Understanding the difference between VantageScore and FICO Scores

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At first glance, you may think they’re the same thing – complex software algorithms that crunch credit reports and spit out a credit score based on that data. Digging deeper, we even see that the scoring models known as VantageScore and FICO have similar goals: to gauge the risk of a consumer falling behind at least 90 days on one of their bills or debts in the next two years.


Additionally, VantageScore and FICO credit scoring models are considered universal, which means they’re created for a general view of scoring that’s useful for a host of creditors, from credit card companies to auto lenders to student loan servicers, and more.


But we start to see VantageScore and FICO diverge, as FICO also releases industry-specific scoring models, like those for auto lending or scores for bank cards. Those versions are made specifically for lending within those industries.


Both VantageScore and FICO update their scoring algorithms and models periodically, making subtle changes to keep them as accurate as possible when it comes to predicting consumer behavior, reflecting new trends, industry changes, and even technology.


With a host of options, creditors and lenders can pick and choose which industry-specific scoring model they want to use based on their risk parameters.


Another major difference is how long these models have been established. In fact, the first VantageScore model (version 1.0) kicked off in 2006, and the latest version (4.0) was released in 2017. FICO, however, released their first scoring model way back in 1989, and the latest version is FICO Score 9, which was rolled out in 2014.


The end result is that your VantageScore may offer a different credit score than your FICO score, even while using the exact same data from the same credit reports. How can they possibly give different scores for the same person?


The reason is that FICO and VantageScore models assign different levels of importance to different factors in a consumer’s credit report and credit history.


Here are some more differences between FICO and Vantage scoring:


Vantage Score offers a single model that encapsulates data from the three major credit bureaus, Experian, Equifax, and Transunion.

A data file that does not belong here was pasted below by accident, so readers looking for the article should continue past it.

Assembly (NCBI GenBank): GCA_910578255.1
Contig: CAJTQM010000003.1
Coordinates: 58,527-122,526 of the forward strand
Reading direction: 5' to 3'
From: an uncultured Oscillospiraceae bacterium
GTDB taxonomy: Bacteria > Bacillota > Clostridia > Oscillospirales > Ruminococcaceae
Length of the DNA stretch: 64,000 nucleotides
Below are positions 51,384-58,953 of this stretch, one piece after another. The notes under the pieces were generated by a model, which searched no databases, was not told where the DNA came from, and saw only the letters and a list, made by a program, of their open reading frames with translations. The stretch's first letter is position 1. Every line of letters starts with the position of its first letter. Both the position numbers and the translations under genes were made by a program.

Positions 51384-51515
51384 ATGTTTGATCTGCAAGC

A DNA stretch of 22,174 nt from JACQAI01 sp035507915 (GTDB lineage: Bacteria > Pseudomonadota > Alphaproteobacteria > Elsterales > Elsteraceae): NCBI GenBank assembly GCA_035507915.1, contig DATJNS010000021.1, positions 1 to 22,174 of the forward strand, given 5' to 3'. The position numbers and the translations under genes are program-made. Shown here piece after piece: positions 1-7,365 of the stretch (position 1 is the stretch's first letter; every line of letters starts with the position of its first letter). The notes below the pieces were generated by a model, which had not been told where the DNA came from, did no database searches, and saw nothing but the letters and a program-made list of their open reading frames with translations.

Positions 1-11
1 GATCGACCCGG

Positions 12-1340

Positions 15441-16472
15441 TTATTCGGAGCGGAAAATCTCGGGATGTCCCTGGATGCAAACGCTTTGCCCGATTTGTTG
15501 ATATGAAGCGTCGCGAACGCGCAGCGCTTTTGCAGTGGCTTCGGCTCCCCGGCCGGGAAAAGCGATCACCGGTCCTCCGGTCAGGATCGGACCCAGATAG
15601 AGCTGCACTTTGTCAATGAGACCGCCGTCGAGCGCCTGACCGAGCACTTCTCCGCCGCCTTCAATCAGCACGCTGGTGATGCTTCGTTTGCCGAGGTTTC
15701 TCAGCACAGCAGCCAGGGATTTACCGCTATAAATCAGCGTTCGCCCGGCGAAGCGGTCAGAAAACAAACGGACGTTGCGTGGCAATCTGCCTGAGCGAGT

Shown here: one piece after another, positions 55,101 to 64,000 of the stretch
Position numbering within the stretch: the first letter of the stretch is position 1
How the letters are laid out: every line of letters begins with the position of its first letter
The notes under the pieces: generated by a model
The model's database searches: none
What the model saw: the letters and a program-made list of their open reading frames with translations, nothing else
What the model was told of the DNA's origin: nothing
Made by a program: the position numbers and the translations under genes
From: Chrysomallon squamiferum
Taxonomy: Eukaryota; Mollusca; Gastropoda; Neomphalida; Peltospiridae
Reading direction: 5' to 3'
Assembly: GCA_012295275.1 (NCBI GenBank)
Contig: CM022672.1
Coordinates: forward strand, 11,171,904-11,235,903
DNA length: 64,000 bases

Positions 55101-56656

FICO’s latest version, FICO 9, however, offers models that are specific to each of the credit bureaus. So, although they may all be FICO 9, there will be three separate versions according to each of the credit agencies.


Differences with minimum scoring requirements


FICO only reviews your credit report and creates a score once you have a tradeline for at least six months. You also need activity on a tradeline within the last six months, although it doesn’t need to be the same tradeline.


But VantageScore may assign you a credit score if your credit report has at least one tradeline or account, but they don’t need to be at least six months old.


Score ranges for VantageScore and FICO


Remember that with any scoring model, consumers will receive a higher score if they are less likely to miss payments based on predictions, and that’s why banks, lenders, and companies are willing to offer them new credit with better rates and terms.


FICO Scores go from a low of 300 all the way to a perfect score of 850. But FICO’s industry-specific scores have a wider range, with 250 being the bottom and 900 the top score.


VantageScore’s first two versions followed a range of 501 to 990, but the two most current VantageScore models (3.0 and 4.0) run from 300 to 850, the same range as FICO Scores.


Even if the scores run the same range, what’s considered a good or great credit score may vary slightly between VantageScore and FICO Scores.


We’ll bring you more information on the difference between VantageScore and FICO Scores.


But the good news is that the basics of responsible credit management are the same no matter which scoring model we’re looking at, so you don’t necessarily need to know every specific rule and parameter for Vantage or FICO. Instead, just focus on paying your bills on time, keeping your debt level low, and have a good mix of credit, including well-seasoned accounts.


Contact us if you have any questions or would like to see how to improve your VantageScore or FICO Score!


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